At the work site, it is known to have workers place the ferrules at predetermined locations along the work surface by hand, repeatedly bending over to do so. At the same time, the worker properly orients the ferrule. As the ferrules are placed, the worker may drag the box of ferrules alongside in order to maintain a constant supply. This, however, is extremely time consuming and physically demanding. So as an alternative, the worker may pre-load ferrules into a bolt bag. But this is also inefficient as the worker must constantly re-fill the bag. In addition, the pre-loaded ferrules are subject to damage and still require repeated bending to place.

In response to these inefficiencies, a ferrule applicator may be used to place the ferrules on the work surface and thereby reduce the physical stress of repeated bending. Examples of applicators are shown in U.S. Pat. Nos. 4,600,118, 5,704,515, and 6,112,944. Ferrule applicators of the prior art are generally capable of holding multiple ferrules in a uniform arrangement for repetitious placing on the work surface. In a common prior art applicator, ball bearings are located around one end of the applicator for selectively holding the ferrules or releasing them onto the work surface. In some of these applicators, the ferrules are retained inside the applicator. A spring loaded tubular plunger slides over an outer surface of the applicator and biases the ball bearings to either engage the ferrules and retain them inside the applicator or release the ferrules and allow them to fall to the work surface. In other applicators, the ferrules are retained on an outer surface of the applicator. A spring loaded plunger slides longitudinally inside the applicator and again biases ball bearings to selectively retain or release the ferrules.

But these prior art applicators have drawbacks. For example, the ball bearings may stick or wedge in either a hold position or a release position, resulting in inconsistent operation. In addition, the ball bearings may inadvertently engage a side surface of a ferrule as it is released. This can possibly jam the ferrule on (or in) the applicator and can potentially damage the ferrule so that it is unusable. Moreover, the ball bearings may only move partially into and out of the applicator. As a result, an irregular ferrule with a slightly larger than average diameter may not be effectively retained, and an irregular ferrule with a slightly smaller than average diameter may not fully pass over the bearings.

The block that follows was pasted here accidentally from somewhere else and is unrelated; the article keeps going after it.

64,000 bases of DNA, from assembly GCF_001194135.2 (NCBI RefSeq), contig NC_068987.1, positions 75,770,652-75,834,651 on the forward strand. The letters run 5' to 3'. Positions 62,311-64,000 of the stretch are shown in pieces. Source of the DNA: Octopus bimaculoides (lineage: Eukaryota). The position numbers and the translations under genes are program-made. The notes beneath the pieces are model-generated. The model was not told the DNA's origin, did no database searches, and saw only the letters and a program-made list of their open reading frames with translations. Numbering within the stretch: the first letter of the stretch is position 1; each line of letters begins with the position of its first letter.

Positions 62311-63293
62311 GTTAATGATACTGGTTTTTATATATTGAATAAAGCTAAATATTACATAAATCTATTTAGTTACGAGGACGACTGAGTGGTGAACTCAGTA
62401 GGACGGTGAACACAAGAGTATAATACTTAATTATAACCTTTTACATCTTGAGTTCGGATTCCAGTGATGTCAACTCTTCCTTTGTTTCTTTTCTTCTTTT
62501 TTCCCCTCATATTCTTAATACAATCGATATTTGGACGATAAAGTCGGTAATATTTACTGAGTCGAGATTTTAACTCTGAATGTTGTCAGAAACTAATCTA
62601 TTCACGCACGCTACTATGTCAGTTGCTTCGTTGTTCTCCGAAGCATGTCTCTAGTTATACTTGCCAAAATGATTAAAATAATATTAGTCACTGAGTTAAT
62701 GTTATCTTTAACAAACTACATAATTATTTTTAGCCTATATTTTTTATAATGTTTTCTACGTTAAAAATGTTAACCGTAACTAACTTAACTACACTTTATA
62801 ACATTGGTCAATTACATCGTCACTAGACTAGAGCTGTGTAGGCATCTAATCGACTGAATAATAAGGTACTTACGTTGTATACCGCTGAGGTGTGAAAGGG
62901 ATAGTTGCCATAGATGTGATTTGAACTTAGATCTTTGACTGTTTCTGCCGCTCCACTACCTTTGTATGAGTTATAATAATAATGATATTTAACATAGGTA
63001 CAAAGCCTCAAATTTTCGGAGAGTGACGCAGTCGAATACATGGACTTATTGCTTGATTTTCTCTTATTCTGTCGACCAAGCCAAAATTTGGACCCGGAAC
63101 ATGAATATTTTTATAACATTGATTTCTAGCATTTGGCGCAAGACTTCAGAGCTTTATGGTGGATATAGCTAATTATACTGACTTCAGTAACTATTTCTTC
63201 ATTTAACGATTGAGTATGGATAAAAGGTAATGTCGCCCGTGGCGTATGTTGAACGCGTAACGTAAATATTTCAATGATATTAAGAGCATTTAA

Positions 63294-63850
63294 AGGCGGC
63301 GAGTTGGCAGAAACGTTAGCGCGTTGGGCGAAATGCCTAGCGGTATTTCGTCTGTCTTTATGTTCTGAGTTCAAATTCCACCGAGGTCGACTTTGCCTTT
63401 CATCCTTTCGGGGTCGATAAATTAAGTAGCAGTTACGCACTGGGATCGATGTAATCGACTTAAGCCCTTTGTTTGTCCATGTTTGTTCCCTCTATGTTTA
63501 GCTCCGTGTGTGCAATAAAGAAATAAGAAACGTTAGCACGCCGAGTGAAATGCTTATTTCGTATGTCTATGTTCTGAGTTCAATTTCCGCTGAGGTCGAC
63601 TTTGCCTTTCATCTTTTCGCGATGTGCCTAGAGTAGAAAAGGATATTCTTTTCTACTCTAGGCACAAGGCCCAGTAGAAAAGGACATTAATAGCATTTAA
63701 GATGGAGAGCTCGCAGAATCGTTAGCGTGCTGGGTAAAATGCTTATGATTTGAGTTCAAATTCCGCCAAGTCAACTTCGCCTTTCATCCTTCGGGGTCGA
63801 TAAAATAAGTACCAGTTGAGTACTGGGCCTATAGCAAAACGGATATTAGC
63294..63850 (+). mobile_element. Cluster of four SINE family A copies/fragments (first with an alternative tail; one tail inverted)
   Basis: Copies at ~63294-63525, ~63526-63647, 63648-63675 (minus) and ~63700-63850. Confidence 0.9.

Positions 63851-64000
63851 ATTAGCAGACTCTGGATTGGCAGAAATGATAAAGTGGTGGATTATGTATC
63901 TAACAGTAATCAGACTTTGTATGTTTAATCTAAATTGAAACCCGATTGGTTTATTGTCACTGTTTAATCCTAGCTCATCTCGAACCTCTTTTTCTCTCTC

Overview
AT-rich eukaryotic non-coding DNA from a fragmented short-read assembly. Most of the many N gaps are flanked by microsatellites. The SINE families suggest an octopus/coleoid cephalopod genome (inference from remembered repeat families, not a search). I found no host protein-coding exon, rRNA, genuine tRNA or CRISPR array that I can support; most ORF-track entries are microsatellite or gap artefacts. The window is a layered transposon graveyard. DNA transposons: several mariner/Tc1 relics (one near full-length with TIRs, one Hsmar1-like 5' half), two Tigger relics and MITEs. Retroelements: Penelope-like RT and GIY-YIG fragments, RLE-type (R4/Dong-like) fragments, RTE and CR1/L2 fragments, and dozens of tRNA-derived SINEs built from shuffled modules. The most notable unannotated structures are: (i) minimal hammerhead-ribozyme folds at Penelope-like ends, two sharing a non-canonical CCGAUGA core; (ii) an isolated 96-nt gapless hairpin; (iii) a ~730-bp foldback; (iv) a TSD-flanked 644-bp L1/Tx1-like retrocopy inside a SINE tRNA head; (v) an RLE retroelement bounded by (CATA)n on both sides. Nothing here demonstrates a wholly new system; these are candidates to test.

Accordingly, there is a need for a ferrule retainer that loads quickly and easily, and that reliably retains ferrules during shipping or storing. In addition, there is a need for a ferrule retainer that allows easy access to the retained ferrules at a work site. There is a further need for a ferrule applicator that can reliably place ferrules onto a work surface without jamming and without damaging the ferrules and that can consistently operate time after time.

SUMMARY OF THE INVENTION

In one aspect of the invention, a container for packing and shipping stud welding ferrule aligned along a spindle. The container comprises a body having a top, a bottom, opposing side walls and opposing end walls defining a storage space therein. The container further comprises a spindle retainer operatively connected to the body. The spindle retainer has a transverse portion and a longitudinal portion connected to the transverse portion. The transverse portion extends from one of the end walls and toward and into the storage space, while the longitudinal portion extends from the transverse portion and toward the bottom of the body. The transverse portion and the longitudinal portion are sized and shaped to accept and to retain ends of the spindle to contain the spindle within the body.

In another aspect of the invention, a package of stud welding ferrules generally comprises multiple sets of ferrules, each including individual ferrules arranged generally one ferrule after another in a stack. Each ferrule is generally annular in shape with an open center and a height. In addition, the package of stud welding ferrules comprises a spindle for each set of ferrules, received through the ferrules' open centers. The spindle has a length, first and second ends, and a retainer. The retainer is located at the spindle's first end and retains the ferrules from moving past the retainer and off the first end. The spindle's second end is free of a retainer. The package of ferrules further comprises a container receiving the multiple sets of ferrules so that the second end of each spindle is separated from the container by a distance that is less than the height of one of the ferrules. In this position, the container holds the ferrules from moving off of the spindle's second end.